Saturday, 30 March 2013

Having a bad day?

We all struggle with life sometimes. But we might not always understand just what it is that makes us struggle.

We struggle with new situations; with challenges for which we are not prepared. And it feels worse if we think that others are seemingly dealing with it so much more easily. Don't let yourselves be fooled - some of us are just better at keeping up appearences than others; and that isn't always a good thing.

Filling in an application form doesn't get your adrenalin going the same way pre-deployment exercise did. Sitting alone in front of a computer can't give you what training with your mates has given you.

You are going through a major change in your life - having a bad day every now and again is okay. Even if you've been through combat and back - the struggle in civvie street can still get to you; especially if you've not been given enough training and guidance

Do you know what the most stressful life events are - outside the combat zone?
  • major changes in one's financial situation (gaining as well as losing money);
  • additions to the family
  • personal illness or injury
  • illness or injury of a close family member
  • children leaving home
  • changes to one's job (not just losing it)
  • family / relationship issues
  • going on holiday
  • moving house
  • separation from a partner
  • retirement
  • being made redundant
  • death of someone close
The above is deliberately not in any particular order - but ask yourself: How many of the events in the list apply to you? How many have you gone through in the past year?

There is only so much you can do in order to prepare youself. Moving house might become easier once you've done it for the forth time - but it's always stressful. The third broken bone doesn't make medical treatment less stressful. And the death of someone close - well, I don't think I'll ever get used to it.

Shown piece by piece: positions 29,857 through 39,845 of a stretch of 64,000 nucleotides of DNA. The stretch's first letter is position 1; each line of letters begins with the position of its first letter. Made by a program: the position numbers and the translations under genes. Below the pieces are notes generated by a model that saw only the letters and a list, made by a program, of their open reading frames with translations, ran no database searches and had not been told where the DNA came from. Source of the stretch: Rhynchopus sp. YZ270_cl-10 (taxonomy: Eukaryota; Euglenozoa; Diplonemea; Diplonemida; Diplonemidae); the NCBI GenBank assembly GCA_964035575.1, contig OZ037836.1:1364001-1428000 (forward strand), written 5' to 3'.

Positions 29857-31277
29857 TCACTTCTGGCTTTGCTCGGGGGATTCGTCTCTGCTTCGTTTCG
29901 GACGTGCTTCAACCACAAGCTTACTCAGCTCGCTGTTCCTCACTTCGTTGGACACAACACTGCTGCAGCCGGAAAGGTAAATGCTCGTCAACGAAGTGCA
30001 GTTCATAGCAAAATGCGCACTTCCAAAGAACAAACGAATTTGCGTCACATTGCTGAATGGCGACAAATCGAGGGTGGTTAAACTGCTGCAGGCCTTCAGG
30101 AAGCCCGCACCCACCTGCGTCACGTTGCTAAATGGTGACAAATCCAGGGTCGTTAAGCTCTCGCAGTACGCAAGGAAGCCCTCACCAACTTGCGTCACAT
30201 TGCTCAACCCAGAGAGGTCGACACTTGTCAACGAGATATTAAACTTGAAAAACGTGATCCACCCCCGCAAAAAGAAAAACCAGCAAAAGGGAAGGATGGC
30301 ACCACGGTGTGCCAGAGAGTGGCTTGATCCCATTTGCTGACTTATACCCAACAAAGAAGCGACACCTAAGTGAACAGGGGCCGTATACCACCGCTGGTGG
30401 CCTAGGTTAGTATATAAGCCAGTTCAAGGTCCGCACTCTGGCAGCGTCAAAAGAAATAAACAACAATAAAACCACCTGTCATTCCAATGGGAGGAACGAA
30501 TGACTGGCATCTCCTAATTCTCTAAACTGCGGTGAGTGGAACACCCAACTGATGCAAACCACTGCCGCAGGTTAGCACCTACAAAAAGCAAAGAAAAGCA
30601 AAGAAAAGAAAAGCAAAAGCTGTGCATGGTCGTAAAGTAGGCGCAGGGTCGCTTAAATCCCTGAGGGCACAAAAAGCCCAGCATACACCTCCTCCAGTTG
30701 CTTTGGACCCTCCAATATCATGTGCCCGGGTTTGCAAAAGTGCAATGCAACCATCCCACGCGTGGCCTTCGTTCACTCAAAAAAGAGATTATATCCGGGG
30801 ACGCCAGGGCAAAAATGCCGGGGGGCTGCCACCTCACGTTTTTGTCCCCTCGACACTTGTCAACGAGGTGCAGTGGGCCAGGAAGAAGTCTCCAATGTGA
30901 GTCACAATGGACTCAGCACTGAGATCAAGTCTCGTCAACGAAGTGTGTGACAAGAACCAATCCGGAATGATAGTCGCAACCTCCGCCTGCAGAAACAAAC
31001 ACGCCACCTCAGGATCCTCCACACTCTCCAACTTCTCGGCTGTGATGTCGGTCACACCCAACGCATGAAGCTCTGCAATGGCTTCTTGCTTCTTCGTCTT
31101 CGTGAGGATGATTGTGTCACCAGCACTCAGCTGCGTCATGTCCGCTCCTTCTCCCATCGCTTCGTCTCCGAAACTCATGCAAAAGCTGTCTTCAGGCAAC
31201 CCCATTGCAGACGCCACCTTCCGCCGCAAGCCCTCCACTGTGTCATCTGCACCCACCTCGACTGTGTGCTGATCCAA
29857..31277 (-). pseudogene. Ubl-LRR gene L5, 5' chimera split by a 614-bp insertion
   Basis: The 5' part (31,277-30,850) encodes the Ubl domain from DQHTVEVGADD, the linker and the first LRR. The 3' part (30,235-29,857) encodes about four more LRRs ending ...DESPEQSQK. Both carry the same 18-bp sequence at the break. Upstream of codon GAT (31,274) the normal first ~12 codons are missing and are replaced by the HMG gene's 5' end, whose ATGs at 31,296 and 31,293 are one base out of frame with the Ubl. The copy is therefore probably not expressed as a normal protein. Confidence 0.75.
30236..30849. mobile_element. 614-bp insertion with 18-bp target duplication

Even changes which we choose to make will be stressful - but coping is much more difficult when we did not choose the change; for example, in the case of losing one's job. But you can do something about it:
  1. Accept that it is okay to have a bad day, occasionally, even if there might not be any one particular reason; sometimes we simply need to recharge our batteries and refocus.
  2. Don't try to keep up appearances - you will eventually act it out on the people around you; which is the last thing you want.
  3. Talk about what bothers you. Just because you no longer belong to a regiment doesn't mean you're now on your own.
It's amazing how many like-minded people you can find via social networking - people in a similar situation; people who have been there before; people who can help. Talk to them.

If you struggle: Don't blame yourself! Don't think you have to manage on your own!

If your "bad day" turns into a week - if "bad days" keep recurring - or if you experience physical symptoms which begin to interfere with your life and which you did not experience previously: please talk to your GP urgently.


  1. As someone who has been medically discharged after a career in the RAF Regiment spanning nearly 30 years, I am finding your blog a great source of comfort. My experience of the discharge process was not good, to the point that I felt the need to submit a Service Complaint to address how I was being treated. Looking at your list of stressful life events, I have experienced 5 of them in the last 12 months. Now I am working to rebuild a new life in Australia for my wife and family. The key thing is not to lose hope, life will sort itself out. I've learned to worry about the stuff you can change and influence now rather than the ifs, what's and maybe's. Please keep writing.

    1. Thank you, Paul, for your kind words. I'm sorry you had to go through so much - too many of you find themselves in similar situations.
      As long as there's anybody out there reading my blog, I will continue to write. Guys like you are my inspiration, so to speak.
      I wish you all the best for your new life! You have come such a long way (literally ...) - be proud of it.